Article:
Written by Paul Foster

HealyIsland

Soundcloud

Available at iTunes.

"Easy listening" and muzak is all around us, isn’t it? We often listen to music as a means of switching-off the world, of blanking out distraction. But music used in malls, supermarkets and hotels is designed to manipulate us, to placate us. As a means of control, it’s fairly innocuous and taken for granted…because it’s been around for decades. Muzak is often cited as shorthand for corporate insincerity and a passive form of mind-control. This shorthand has been used by musicians ever since Eno came up with the notion of "ambient music". Before this, The BBC Radiophonic Workshop developed a form of experimental and reactionary muzak with their bizarre little radio and TV themes, often offending more conservative listeners.

  

Greg Healey has been making electronic music as HealeyIsland for around 15 years and it's into the above territory which he travels with his latest offering. The album On Ponzi Bridge doesn’t pander to fashion and it contains a depth and imagination in its production and lyricism. Healey’s lyrics tend towards the impressionistic and non-linear, but taken in context of the album, they start to develop a bittersweet narrative; not as in songs about love or hate, but of politics, capitalism, image and media. That these lyrics are not polemic, but contain subtle and occasionally surreal juxtapositions and ironies, is a testament to Healey’s fine instinct for wordplay; all delivered in a vocal style that falls somewhere between that of Vini Reilly’s fragile, intimate and understated tenor and that of a nightclub crooner. I know that sounds like a highly unusual mix, but it works very well. The titles of the songs often give an indication of their lyrical content, such as with 'Entertainment' and 'Ayn Rand Is My Mistress'.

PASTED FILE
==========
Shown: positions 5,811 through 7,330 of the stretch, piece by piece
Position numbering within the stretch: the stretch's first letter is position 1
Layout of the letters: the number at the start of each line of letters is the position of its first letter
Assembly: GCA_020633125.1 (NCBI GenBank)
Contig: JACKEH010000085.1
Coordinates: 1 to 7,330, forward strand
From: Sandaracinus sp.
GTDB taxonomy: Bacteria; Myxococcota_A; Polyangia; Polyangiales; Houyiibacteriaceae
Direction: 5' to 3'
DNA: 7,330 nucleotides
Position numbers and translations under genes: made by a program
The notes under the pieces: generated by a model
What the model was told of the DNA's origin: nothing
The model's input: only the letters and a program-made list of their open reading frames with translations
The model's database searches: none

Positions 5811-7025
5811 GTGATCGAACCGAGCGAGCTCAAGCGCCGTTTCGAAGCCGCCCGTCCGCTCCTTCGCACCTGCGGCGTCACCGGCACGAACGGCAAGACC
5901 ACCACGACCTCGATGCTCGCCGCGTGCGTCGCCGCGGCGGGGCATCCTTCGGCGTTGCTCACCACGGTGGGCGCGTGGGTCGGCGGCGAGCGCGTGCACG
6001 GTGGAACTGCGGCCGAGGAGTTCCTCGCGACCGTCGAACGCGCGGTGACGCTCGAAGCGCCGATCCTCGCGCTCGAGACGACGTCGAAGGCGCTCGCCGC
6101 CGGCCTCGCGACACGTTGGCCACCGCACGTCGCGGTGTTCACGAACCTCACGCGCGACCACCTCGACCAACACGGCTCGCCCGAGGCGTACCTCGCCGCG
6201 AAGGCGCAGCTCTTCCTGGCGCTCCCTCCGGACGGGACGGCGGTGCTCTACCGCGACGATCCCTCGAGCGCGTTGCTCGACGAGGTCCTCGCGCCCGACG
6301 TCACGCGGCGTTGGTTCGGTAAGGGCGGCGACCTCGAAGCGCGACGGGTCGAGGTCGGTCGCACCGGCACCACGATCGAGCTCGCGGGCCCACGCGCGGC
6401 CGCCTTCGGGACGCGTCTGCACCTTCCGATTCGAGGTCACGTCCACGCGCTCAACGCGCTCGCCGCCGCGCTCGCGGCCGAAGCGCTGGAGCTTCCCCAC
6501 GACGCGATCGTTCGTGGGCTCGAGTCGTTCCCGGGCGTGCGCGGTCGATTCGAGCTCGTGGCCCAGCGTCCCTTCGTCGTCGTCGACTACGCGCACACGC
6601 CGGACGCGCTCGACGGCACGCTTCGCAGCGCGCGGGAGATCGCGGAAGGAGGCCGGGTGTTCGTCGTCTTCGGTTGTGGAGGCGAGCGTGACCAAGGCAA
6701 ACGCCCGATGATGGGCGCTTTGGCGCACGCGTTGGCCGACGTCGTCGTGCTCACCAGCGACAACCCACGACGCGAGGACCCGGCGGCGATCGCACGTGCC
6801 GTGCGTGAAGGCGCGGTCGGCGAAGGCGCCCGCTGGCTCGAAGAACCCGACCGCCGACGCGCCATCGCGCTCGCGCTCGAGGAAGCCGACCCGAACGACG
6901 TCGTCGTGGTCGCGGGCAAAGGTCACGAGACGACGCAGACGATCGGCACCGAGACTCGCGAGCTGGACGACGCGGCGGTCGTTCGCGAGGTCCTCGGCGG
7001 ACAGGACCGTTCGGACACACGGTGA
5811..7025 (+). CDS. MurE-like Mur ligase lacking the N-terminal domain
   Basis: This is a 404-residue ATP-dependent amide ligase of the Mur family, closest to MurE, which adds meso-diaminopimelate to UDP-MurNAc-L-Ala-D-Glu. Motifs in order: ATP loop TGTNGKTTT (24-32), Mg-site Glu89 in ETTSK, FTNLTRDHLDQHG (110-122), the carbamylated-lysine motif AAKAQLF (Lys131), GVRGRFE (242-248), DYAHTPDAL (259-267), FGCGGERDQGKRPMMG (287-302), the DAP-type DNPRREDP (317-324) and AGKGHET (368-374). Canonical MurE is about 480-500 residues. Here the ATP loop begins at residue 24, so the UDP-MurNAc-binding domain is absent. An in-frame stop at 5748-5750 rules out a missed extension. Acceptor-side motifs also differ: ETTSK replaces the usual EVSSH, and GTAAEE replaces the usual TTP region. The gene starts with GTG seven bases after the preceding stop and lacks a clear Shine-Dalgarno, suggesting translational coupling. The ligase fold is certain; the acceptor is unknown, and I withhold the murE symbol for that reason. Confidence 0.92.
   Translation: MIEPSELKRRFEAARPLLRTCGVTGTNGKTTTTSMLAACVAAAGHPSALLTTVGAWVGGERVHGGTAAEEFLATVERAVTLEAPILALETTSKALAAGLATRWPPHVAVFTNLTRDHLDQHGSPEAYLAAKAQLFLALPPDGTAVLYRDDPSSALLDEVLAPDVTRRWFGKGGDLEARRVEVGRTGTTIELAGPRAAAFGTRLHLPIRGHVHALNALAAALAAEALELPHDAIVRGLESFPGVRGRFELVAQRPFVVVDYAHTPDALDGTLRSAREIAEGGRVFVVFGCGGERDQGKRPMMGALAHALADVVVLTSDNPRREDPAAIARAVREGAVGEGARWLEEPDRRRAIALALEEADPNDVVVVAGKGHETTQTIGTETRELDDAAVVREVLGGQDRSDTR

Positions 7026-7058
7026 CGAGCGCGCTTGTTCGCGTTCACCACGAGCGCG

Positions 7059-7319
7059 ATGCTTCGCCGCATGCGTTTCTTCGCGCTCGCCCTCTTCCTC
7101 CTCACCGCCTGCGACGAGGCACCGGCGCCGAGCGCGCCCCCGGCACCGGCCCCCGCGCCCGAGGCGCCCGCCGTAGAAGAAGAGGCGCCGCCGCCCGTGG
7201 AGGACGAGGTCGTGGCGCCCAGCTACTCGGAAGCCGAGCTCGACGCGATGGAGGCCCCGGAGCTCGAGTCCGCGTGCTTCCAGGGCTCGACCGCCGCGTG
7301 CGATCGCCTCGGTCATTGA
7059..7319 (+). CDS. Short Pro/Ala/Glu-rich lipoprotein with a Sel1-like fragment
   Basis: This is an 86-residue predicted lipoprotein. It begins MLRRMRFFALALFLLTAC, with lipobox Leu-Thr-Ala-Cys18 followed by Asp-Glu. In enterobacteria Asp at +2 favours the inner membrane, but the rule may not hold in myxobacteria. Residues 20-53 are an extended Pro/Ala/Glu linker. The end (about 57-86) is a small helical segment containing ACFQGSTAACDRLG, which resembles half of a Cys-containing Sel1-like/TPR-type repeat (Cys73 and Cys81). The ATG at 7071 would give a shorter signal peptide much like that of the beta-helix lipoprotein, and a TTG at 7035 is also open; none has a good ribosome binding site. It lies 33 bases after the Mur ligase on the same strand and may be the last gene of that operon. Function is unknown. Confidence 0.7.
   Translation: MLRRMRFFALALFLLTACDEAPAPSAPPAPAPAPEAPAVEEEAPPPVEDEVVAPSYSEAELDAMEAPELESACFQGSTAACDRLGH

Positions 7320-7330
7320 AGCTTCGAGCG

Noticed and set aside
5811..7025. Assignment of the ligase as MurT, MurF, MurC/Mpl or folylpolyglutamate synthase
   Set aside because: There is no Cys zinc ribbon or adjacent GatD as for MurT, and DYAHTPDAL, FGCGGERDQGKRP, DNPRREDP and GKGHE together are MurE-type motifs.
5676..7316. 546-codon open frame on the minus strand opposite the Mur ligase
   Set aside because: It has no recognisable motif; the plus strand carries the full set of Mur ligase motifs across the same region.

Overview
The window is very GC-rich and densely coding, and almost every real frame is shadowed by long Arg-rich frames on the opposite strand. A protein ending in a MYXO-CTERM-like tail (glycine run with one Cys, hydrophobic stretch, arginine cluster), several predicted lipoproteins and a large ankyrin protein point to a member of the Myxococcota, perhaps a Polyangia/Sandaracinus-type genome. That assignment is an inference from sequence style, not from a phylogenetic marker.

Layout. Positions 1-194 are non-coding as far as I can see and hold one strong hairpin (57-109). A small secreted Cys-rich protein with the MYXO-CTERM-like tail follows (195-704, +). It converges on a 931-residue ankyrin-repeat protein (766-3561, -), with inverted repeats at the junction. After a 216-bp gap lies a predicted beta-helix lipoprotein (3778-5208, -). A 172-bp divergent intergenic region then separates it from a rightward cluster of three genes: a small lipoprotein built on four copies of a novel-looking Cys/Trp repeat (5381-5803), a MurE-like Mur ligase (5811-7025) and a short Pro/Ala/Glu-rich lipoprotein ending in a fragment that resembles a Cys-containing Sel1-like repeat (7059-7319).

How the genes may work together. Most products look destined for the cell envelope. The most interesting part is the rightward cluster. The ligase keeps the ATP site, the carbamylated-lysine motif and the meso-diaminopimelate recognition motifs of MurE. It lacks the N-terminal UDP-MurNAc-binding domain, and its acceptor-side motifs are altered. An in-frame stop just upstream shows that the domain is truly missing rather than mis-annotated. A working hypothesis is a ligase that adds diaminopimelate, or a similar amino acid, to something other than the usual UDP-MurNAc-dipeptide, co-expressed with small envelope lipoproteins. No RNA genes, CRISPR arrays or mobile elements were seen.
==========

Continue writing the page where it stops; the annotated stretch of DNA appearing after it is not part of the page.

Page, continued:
And so to the music itself. Healey has refined a difficult-to-achieve balance between tunefulness and experimentation over the years and, with On Ponzi Bridge, we find him taking this approach to a logical conclusion. On the opening track, The End Of History, the introduction sounds like the sort of lulling muzak that accompanies the start of a Wii game for instance and the production isn’t jarring for the listener. It lulls you in and then, coupled with the lyrics, starts to unsettle. There is a strong sense that Healey has aimed at an ironic use of muzak as a weapon. The album is quite dark in mood, though not overtly aggressive. At the risk of drawing comparisons, there are elements of Lemon Jelly’s use of easy listening to evoke a time and relay a message. Though, as On Ponzi Bridge progresses, it gets inherently darker and the sound slightly more harsh. There are rich synth layers, lush orchestral strings, the occasional electronic squiggle and laid-back beats. The music production is luxurious, one feels, in order to reinforce the overlying themes of politics, economics and commerce which are suggested by the easy-listening influences and the lyrics.

In conclusion, it’s easy to get carried away with hypothesizing and reading too much into the album; but the truth is that, musically, the album stands on its own two feet as a damn good listen. This is a very individual release from an interesting and adept artist.

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